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Spintronic Magnetic Sensors have unique adavantages in current sensing, vehicle detection, bio detection for IoT and radar detectors for military

In quantum mechanics, spin is an intrinsic form of angular momentum carried by elementary particles. Spintronics is “A branch of physics concerned with the storage and transfer of information by means of electron spins in addition to electron charge as in conventional electronics.” Spin-based electronics focuses on devices whose functionality is based primarily on the spin degree of freedom of the carriers. This is in contrast to conventional electronics, which exploits only the charge of the carriers. Using either the spin in tandem with the charge or alone, spintronics has some advantages over conventional semiconductor electronics, including higher integration density, non-volatility, decreased power dissipation and faster processing speeds.


Over the last few decades, spintronic sensors working as solid-state magnetic sensors have gained continuous attention and research effort because of their traits such as superb sensitivity, low power consumption, compactness, wide bandwidth, room-temperature operation and CMOS compatibility.


Spintronic sensors can provide measurement data of magnetic field from which magnetic-field-related parameters of some real-world objects can be derived. Spintronic sensors, working as sensing devices, possess superb measuring abilities, and they are of small size and low cost. They can be used as pervasive magnetic field sensors in electrical current sensing, transmission and distribution lines monitoring, vehicle detection and biodetection.


Spintronic sensors with superb measuring ability and multiple unique advantages can be an important piece of cornerstone for IoT. The IoT paradigm envisions to connect billions of “Things” that surround us to the Internet and expects to use the information of these “Things” to enhance utilization effectiveness and efficiency of various public resources, thus accelerating the actualization of smart living. Spintronic sensors, can provide the information of magnetic field and magnetic-field-related parameters (e.g., current, vehicle speed, analyte concentration, etc.) in several applications, which can be a cornerstone for the IoT.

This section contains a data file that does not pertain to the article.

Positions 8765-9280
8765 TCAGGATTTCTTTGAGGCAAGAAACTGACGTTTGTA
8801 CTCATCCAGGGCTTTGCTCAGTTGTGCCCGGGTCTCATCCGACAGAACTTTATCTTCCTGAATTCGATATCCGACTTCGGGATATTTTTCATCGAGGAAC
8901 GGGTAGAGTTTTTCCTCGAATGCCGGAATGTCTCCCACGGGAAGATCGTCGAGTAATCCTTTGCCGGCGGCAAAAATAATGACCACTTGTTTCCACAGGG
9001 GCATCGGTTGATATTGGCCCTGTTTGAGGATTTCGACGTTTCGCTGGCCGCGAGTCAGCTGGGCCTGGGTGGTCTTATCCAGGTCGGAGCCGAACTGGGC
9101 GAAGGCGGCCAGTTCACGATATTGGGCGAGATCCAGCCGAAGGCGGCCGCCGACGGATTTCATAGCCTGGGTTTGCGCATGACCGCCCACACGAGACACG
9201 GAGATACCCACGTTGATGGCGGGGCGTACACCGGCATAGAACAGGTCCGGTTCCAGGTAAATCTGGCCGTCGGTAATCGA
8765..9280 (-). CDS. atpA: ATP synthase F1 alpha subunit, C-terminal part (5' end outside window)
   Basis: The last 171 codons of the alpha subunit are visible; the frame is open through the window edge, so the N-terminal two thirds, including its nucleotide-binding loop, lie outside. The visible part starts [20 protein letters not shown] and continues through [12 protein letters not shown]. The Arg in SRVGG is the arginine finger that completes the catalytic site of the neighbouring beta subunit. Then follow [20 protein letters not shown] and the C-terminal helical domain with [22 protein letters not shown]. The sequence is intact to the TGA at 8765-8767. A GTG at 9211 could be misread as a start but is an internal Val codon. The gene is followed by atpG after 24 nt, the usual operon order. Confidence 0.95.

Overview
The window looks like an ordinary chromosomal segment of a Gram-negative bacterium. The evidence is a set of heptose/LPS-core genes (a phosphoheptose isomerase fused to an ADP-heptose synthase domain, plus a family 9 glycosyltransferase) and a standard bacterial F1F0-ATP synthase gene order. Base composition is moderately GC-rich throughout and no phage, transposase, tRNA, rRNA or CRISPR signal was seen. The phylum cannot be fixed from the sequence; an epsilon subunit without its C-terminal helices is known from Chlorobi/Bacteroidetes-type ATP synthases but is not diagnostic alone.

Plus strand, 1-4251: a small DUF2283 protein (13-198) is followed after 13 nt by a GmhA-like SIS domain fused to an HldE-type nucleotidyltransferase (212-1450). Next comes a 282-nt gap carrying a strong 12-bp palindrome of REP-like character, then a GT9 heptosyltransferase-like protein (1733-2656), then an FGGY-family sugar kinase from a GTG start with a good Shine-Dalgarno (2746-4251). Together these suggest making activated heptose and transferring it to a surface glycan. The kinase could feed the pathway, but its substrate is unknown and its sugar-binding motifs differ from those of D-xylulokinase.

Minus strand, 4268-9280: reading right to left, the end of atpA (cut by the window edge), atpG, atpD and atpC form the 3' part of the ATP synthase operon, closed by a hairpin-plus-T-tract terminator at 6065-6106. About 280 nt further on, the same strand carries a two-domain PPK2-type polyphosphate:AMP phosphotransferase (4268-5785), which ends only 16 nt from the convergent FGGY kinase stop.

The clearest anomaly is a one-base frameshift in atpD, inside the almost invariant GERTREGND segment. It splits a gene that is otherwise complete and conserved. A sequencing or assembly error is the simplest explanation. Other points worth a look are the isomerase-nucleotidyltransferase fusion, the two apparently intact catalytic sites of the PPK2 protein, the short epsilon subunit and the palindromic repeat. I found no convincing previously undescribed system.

By virtue of the IoT technologies, spintronic sensors are seamlessly integrated into WSNs, which provide the pervasive WSSN monitoring systems for smart living. These WSSN based or related solutions enable the pervasive building energy management system, the wide-area transmission and distribution network monitoring system, the all-round traffic monitoring and management system, and the pervasive health diagnosis system.


The ultrafast detection and spectral analysis of enemy radio transmissions is vital for survivability applications to allow achieving the active interference with these signals on the time scale of the signal propagation time. This problem arises in antiradar defense (to detect incoming radar pulses and jam them or determine the radar position), counterterrorist activity (to detect and jam triggering microwave signals of radiotriggered explosive devices) and military intelligence (to intercept and/or jam radio messages sent using the frequencyhopping spread spectrum method). In all these tasks the detector should be able to determine the frequency of a microwave signal very fast ― on submicrosecond time scale ― to take appropriate counteractions during the time intervals comparable with the time of the pulse propagation.